“(c) Taxpayers are given the right to appeal a decision of the Tax Administrator to the Board of Tax Appeals, provided that the taxpayer fired the required tax returns and documents. Request for appeals must be filed with the Board within 30 days after the Tax Administrator issues and appealable decision. The written notice of appeal shall be filed in a sealed envelope plainly marked ‘Appeal to the Board of Tax Appeals’ and mailed or delivered to the Tax Administrator who shall, within five days of receipt thereof, deliver the appeal to the Chairman of the Board of Tax Appeals or, if the Chairman is not available, to the Vice-Chairman. The request must be in writing and state the alleged errors I the decision. The Board shall schedule a hearing within 40 days after receiving a request, unless the taxpayer waives the hearing. If a taxpayer does not waive the hearing, the taxpayer is entitled to appear before the Board and be represented by an attorney at law, certified public accountant, or other representative. The Board shall issue a decision within 90 days after the final hearing, and send a notice of its decision to the taxpayer within 15 days after issuing the decision.”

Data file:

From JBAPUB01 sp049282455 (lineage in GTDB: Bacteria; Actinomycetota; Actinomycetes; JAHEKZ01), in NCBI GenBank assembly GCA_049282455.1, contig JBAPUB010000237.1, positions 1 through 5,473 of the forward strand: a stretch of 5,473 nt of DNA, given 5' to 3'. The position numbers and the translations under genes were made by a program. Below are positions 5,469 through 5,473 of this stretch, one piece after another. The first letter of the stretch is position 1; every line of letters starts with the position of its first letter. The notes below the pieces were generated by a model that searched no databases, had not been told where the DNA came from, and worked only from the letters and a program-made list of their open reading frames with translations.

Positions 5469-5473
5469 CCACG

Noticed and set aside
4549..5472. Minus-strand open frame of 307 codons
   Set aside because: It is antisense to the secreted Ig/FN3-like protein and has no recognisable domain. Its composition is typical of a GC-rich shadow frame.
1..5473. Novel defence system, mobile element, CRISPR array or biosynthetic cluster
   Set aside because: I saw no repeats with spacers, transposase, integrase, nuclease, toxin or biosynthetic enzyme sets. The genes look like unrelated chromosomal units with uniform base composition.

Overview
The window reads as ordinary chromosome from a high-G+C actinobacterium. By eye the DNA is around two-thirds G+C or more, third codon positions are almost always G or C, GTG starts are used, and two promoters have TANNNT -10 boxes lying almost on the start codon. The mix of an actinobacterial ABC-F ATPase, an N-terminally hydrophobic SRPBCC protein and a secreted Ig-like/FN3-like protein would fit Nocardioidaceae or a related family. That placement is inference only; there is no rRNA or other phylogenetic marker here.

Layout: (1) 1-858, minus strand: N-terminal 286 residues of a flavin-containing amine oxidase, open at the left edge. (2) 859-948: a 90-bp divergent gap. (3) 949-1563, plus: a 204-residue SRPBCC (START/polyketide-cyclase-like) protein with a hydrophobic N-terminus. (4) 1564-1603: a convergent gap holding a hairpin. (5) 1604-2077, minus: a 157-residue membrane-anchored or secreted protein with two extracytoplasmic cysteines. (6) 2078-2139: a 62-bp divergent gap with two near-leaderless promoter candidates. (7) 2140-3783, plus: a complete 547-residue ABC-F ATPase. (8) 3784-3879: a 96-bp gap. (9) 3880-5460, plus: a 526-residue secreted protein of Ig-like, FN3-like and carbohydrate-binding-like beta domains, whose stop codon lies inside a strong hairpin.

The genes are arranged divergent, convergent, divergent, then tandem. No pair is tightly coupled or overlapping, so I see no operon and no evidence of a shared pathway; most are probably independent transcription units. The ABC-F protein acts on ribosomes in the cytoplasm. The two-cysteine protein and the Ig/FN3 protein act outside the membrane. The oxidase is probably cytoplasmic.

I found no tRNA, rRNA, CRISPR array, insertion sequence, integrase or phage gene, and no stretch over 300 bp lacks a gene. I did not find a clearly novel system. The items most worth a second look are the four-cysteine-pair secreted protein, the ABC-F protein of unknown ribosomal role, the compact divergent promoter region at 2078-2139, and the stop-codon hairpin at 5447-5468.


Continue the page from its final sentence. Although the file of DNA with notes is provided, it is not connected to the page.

“(d) The Board shall adopt its own procedural rules and keep a record of its proceedings. All hearings by the Board may be conducted privately if requested by the taxpayer and the provisions under this section. The confidential nature of the information required to be disclosed shall apply to such matters as may be heard on appeal before the Board.”